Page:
Monument Valley Utah lies within the range of the Navajo National Reservation, and it’s one of the most haunting and beautiful areas in the United States. When you first approach the area, you may feel as if you’ve been transported to a different planet, and it’s easy to see why: The vast expanses of desert are marked by a series of eerie rock formations, and it may seem hard to believe these rock monuments were created solely by nature. Many of the destinations within Monument Valley defy description, except to say that they are simply stunning.
Some of the rock formations in the valley have become famous in their own right, with the Mittens and Merrick Butte featuring prominently in pictures not only of Monument Valley but of the American Southwest, as they have become the quintessential images of the desert and rock formations in the region. Spires such as the Three Sisters and the Totem Pole are also fascinating sights to explore. The major rock formations are clustered around Monument Valley Drive, a dirt loop road that has views of the Mittens, Yei Bi Chai, Elephant Butte, and the Totem Pole, among others. The road is within the Navajo Valley Tribal Park. The tribal park is typically the best place to start if you’re looking for a way to explore the valley, as the park has a visitors center, cultural attractions, and tour bookings to explore the valley.
Tours of Monument Valley are a popular thing to do during a trip here, not least because there are several different options for how to explore the terrain, but the best place to start is with the tours led by official Navajo guides, as they allow visitors into parts of the tribal park that would otherwise be off limits. Hot air balloon tours are another fascinating way to explore the area, and off-road jeep tours highlight just how rugged this terrain is. Finally, many movie fans, particularly those who like Westerns, take a tour of the area because it’s been featured in a number of films. John Ford’s Point is named for the famous film director who shot a number of his movies here, including The Searchers and Stagecoach, but the full list of films includes examples from other genres as well, including 2001: A Space Odyssey, in which Monument Valley was featured as an alien planet, and Indiana Jones and the Last Crusade.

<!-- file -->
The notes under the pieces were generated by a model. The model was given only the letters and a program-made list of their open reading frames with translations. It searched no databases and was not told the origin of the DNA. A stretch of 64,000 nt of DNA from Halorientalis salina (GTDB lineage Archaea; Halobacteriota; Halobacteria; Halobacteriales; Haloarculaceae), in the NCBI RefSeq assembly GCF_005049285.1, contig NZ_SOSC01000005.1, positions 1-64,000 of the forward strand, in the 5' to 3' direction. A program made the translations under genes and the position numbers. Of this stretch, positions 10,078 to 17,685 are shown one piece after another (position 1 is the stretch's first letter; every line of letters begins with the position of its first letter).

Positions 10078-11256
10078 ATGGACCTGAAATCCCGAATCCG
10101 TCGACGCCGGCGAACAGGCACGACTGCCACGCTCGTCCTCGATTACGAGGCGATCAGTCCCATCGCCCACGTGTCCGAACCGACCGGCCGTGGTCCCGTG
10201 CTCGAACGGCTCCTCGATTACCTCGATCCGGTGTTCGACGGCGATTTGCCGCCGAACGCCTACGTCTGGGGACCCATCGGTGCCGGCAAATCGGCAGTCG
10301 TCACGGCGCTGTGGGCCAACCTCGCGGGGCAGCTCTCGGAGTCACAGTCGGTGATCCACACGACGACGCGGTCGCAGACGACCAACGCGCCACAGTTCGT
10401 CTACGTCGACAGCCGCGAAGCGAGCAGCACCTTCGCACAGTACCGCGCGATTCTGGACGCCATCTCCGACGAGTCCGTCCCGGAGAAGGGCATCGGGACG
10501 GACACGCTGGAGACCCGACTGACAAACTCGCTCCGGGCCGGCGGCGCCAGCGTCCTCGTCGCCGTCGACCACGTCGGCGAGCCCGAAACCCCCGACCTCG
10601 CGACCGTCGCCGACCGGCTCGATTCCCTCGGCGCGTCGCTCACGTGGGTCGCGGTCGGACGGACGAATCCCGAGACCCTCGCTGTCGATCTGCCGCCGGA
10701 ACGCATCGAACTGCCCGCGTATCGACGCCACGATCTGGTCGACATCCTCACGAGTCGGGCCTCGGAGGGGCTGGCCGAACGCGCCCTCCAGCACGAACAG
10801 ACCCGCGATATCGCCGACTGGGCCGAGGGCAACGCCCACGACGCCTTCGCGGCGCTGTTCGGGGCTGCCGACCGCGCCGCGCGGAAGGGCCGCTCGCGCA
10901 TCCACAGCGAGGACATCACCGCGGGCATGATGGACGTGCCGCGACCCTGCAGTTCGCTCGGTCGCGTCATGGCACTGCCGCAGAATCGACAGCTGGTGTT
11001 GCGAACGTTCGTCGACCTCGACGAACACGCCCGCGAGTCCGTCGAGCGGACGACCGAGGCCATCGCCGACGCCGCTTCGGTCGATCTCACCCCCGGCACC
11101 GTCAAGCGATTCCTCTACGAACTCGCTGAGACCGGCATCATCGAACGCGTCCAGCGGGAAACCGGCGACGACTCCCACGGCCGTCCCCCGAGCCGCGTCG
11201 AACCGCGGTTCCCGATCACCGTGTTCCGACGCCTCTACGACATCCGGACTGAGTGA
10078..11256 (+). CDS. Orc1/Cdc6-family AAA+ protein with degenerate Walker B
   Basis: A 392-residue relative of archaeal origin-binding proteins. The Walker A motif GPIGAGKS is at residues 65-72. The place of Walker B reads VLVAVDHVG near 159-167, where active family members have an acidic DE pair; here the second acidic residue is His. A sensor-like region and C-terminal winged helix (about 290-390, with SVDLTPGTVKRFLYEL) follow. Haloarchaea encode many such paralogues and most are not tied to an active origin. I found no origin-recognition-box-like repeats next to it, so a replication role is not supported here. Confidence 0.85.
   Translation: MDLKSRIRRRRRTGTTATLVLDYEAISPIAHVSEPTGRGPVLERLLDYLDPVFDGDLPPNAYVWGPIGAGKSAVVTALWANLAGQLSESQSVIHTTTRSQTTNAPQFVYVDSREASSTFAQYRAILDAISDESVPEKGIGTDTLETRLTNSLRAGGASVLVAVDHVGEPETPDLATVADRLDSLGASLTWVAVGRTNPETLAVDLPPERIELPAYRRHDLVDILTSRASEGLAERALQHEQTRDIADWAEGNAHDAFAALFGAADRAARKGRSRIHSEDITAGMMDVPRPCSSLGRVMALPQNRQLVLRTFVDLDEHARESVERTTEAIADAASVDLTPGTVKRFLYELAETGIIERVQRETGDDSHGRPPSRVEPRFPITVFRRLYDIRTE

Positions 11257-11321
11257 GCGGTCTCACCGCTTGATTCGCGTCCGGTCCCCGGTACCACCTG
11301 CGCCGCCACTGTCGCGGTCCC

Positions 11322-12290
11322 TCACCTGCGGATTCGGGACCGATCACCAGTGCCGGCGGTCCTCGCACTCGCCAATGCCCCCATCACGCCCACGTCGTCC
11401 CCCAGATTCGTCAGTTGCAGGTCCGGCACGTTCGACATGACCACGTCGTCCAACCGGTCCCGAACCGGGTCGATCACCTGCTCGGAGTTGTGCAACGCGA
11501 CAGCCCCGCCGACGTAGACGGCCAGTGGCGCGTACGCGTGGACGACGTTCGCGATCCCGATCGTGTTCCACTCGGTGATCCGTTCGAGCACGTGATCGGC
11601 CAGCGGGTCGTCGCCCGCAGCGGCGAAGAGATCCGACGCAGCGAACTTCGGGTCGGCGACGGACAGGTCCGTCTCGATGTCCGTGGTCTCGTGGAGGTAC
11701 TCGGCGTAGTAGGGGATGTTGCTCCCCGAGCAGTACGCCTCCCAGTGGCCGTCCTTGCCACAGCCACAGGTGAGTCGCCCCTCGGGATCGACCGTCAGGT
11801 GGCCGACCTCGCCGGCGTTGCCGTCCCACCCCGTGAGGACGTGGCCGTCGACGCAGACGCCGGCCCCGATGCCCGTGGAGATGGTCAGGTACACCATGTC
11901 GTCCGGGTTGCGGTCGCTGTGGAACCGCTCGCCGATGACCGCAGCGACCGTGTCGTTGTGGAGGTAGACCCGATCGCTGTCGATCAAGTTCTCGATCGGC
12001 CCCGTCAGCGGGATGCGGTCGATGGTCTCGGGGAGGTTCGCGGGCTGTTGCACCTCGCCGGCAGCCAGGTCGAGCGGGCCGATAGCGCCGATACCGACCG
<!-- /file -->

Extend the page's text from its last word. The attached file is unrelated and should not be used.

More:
There are numerous Monument Valley lodging options available as well if you want to immerse yourself in the surroundings. The Valley of the Gods Bed and Breakfast is located near the famous Mexican Hat Rock Formation, while Goulding’s Lodge, which has both hotel rooms and camping options for guests, is located close to the Arizona-Utah border, a few miles from the Navajo Valley Tribal Park. The View Hotel is actually located within the park, and this lovely hotel has some of the best views you’ll see anywhere in the region. Visitors can also look for local B&Bs, campgrounds, and chain motels along the highway that can provide a good home base while you explore the valley.